Fresh from the U.K., Dizzee Rascal‘s Maths & English isn’t quite a new release, though U.S. fans may be hearing it for the first time. Released in the U.K. in 2007, Maths & English now sees a release in the states via indie staple Definitve Jux, where Dizzee hopes to see the same success here as he has overseas.

The album kicks off with “World Outside,” an extraterrestrial-sounding cut that immediately sets an introspective tone for the album, coupling a far-out musical backdrop with pensive lyrics: “Money, cars, guns and women most males desire/I’m gonna stay red-blooded ’till I expire/Not caught up in the hype, I’m caught up in the scheme of things/Seen a couple of figures but I still dream of things/Like the kind of shit money can’t connect me with/Unconditional love I won’t regret to give.”

The moody feel of the album comes to a screeching halt and does a 180 with “Pussy’ole (Old Skool),” a club-ready diss track that utilizes the oft-sampled “Think (About It)” by Lyn Collins. The sudden change in the vibe of the album is jarring at first, but with the next track, “Sirens,” it becomes evident that that’s exactly what Dizzee is aiming for. “Sirens” is a delightfully paranoid mix of Hip Hop and UK Grime, a marriage of sounds that Dizzee is known for. With its thinly-veiled social commentary and outstanding production, “Sirens” is easily the gem of the album.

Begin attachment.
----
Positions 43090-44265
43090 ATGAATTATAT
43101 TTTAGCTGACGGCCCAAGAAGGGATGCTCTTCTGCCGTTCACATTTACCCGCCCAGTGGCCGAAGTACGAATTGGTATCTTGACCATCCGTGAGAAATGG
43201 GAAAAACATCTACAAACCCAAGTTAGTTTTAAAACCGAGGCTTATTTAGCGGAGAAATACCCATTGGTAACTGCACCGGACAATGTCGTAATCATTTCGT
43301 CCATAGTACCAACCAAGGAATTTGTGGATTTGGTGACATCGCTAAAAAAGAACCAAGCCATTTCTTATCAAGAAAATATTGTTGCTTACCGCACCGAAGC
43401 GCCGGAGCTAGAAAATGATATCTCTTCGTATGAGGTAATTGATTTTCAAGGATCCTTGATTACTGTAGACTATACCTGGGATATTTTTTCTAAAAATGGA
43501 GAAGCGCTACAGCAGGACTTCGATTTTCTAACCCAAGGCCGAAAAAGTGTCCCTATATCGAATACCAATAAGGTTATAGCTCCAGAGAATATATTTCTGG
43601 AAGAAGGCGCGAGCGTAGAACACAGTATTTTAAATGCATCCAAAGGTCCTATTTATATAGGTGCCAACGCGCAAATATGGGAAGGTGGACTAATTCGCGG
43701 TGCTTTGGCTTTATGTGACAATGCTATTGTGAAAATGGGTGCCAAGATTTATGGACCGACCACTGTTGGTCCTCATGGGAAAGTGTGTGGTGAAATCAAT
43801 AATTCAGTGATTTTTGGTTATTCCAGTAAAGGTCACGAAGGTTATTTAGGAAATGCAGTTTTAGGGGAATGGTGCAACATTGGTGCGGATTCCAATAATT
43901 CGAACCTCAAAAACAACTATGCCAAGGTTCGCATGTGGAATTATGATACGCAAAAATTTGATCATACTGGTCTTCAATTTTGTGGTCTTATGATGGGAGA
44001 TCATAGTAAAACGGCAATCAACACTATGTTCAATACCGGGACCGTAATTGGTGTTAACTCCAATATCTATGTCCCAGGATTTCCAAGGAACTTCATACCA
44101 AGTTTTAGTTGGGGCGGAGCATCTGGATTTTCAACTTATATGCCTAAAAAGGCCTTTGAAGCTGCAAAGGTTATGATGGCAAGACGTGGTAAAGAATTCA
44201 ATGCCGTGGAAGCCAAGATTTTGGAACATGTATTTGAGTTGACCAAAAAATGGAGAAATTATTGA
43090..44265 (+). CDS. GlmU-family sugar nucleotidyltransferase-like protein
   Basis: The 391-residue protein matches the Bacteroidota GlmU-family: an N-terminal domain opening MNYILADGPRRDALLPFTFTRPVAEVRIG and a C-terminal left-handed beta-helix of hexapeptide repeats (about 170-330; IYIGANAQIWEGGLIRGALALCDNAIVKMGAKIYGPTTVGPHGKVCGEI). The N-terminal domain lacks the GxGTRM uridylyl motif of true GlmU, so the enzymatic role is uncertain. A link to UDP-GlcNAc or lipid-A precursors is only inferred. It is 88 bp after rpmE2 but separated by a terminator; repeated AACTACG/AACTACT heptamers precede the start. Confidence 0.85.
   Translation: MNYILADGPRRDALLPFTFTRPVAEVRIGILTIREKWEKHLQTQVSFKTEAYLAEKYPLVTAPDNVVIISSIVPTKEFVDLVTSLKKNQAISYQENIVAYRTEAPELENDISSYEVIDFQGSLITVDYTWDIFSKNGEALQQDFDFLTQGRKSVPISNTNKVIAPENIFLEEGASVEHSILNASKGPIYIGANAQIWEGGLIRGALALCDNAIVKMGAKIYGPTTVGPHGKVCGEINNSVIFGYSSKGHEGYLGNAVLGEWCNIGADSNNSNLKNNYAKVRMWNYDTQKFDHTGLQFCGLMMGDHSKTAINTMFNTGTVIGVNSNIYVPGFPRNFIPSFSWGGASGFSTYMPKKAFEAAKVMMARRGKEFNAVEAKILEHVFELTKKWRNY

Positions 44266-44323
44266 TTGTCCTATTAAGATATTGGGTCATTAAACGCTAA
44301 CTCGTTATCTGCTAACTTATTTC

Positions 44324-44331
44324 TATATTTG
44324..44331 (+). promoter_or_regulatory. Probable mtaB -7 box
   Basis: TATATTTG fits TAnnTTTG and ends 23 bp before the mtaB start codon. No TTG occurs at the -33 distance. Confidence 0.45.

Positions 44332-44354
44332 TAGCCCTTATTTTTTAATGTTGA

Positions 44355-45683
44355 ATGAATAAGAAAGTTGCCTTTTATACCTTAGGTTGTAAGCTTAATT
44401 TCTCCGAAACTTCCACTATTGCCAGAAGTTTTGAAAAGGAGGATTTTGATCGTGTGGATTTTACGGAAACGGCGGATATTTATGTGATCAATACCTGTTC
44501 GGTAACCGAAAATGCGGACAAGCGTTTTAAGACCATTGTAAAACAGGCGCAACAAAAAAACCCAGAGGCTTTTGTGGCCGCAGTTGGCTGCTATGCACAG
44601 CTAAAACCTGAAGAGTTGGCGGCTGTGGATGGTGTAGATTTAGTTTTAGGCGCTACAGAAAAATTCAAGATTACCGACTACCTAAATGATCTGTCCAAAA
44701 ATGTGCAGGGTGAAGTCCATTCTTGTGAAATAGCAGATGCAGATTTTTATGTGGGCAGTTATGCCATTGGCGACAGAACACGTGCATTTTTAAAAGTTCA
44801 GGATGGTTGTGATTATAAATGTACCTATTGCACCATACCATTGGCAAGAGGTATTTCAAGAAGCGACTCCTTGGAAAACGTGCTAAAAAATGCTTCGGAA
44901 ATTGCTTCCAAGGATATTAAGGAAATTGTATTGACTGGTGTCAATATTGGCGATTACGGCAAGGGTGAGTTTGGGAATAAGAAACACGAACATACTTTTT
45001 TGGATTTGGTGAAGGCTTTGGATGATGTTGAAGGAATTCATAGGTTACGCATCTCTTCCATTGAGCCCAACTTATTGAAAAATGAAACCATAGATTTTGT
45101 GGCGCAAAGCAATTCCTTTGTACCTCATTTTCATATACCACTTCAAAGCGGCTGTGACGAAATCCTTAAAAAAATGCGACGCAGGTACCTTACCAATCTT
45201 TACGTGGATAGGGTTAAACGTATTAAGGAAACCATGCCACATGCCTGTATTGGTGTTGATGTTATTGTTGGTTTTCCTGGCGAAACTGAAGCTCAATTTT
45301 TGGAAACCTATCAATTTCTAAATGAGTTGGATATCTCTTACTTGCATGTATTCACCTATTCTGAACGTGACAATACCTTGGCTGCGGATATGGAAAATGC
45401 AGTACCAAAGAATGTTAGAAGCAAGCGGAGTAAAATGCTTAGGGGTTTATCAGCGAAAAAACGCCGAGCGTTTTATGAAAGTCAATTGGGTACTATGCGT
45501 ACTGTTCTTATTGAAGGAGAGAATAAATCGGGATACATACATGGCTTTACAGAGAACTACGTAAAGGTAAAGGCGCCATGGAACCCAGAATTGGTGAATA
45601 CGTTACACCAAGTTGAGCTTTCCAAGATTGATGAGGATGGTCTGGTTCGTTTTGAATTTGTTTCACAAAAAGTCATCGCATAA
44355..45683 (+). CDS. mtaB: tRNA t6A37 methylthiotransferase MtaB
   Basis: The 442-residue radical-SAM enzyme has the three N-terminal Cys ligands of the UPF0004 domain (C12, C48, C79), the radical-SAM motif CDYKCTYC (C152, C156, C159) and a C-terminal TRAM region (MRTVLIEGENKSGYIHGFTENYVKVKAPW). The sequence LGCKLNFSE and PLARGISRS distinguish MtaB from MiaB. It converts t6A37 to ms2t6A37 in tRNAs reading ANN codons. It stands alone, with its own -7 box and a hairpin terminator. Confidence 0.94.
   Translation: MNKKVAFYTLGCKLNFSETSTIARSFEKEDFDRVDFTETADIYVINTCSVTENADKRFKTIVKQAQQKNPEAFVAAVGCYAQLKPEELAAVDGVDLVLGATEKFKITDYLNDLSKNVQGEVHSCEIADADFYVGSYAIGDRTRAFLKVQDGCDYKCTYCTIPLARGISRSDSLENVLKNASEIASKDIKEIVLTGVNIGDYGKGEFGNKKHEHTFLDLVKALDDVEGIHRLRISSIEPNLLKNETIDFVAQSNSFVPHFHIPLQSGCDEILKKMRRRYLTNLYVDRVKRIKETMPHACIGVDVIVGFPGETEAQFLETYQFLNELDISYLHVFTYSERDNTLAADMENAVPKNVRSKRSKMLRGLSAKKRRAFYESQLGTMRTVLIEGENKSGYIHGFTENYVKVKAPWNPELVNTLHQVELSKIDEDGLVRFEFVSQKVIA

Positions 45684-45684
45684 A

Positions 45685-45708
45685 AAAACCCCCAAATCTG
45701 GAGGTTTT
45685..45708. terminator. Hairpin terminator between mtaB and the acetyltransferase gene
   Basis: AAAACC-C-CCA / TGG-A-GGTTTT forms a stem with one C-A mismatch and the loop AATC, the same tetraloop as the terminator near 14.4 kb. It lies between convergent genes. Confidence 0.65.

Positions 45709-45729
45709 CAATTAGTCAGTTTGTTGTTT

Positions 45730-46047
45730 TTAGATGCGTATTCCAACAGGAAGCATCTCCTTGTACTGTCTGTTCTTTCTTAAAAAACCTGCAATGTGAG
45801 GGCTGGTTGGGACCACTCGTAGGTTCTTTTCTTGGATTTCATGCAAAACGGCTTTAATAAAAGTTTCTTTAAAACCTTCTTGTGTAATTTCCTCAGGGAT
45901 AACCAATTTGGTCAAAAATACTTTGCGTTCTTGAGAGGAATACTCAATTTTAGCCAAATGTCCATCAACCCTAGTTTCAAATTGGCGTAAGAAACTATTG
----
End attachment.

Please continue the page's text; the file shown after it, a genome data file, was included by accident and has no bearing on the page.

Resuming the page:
Those unfamiliar with Dizzee Rascal may be surprised by UGK‘s appearance of the album (they previously collaborated on UGK‘s Underground Kingz), but “Where’s Da G’s” has a very entertaining sort of balance; Dizzee‘s grating voice in juxtaposition with Bun B and the late Pimp C‘s smooth as butter flows will have you hitting rewind.

Maths & English isn’t without missteps. “Bubbles” pales in comparison to the other danceable songs on the album due to its uninspired lyrics and insipid beat, and really fails to add anything. “Suk My Dick” is probably the worst cut on the album; even though it’s intended as a sort of childish “fuck you” to haters, it only succeeds in irritating with its nursery rhymes and juvenile sound.

Probably the most striking thing about this album is its wide range of sounds. Dizzee Rascal throws any hope of cohesiveness out of the window with his wide range of beat selection, but it works extremely well. Listeners will be treated to a myriad of varying sounds: “Sirens,” “Paranoid,” and “U Can’t Tell Me Nuffin'” all have an eerie, hectic feel, while “Pussy’ole (Old Skool),” “Flex,” and “Temptation” are upbeat and infectious, and showcase Dizzee‘s considerable charisma. There’s even the lighthearted “Wanna Be,” which features Lily Allen and is a complete departure from the rest of the album. There’s a method to Dizzee‘s madness here, as the ever-changing sound of Maths & English provides a vessel for his creativity and strong personality on the mic.

Often times, the best albums are the ones that take you to a far off place, deep inside the artist’s imagination. The Slim Shady LP, The Infamous, It’s Dark and Hell Is Hot – all of these albums have that quality. While Maths & English certainly does not hold a candle to these timeless classics, it does succeed in bringing you into another world, where Dizzee‘s thoughts and quirks are on full display. Erratic though it may be, Maths & English succeeds in immersing you in Dizzee‘s world – a rare feat indeed.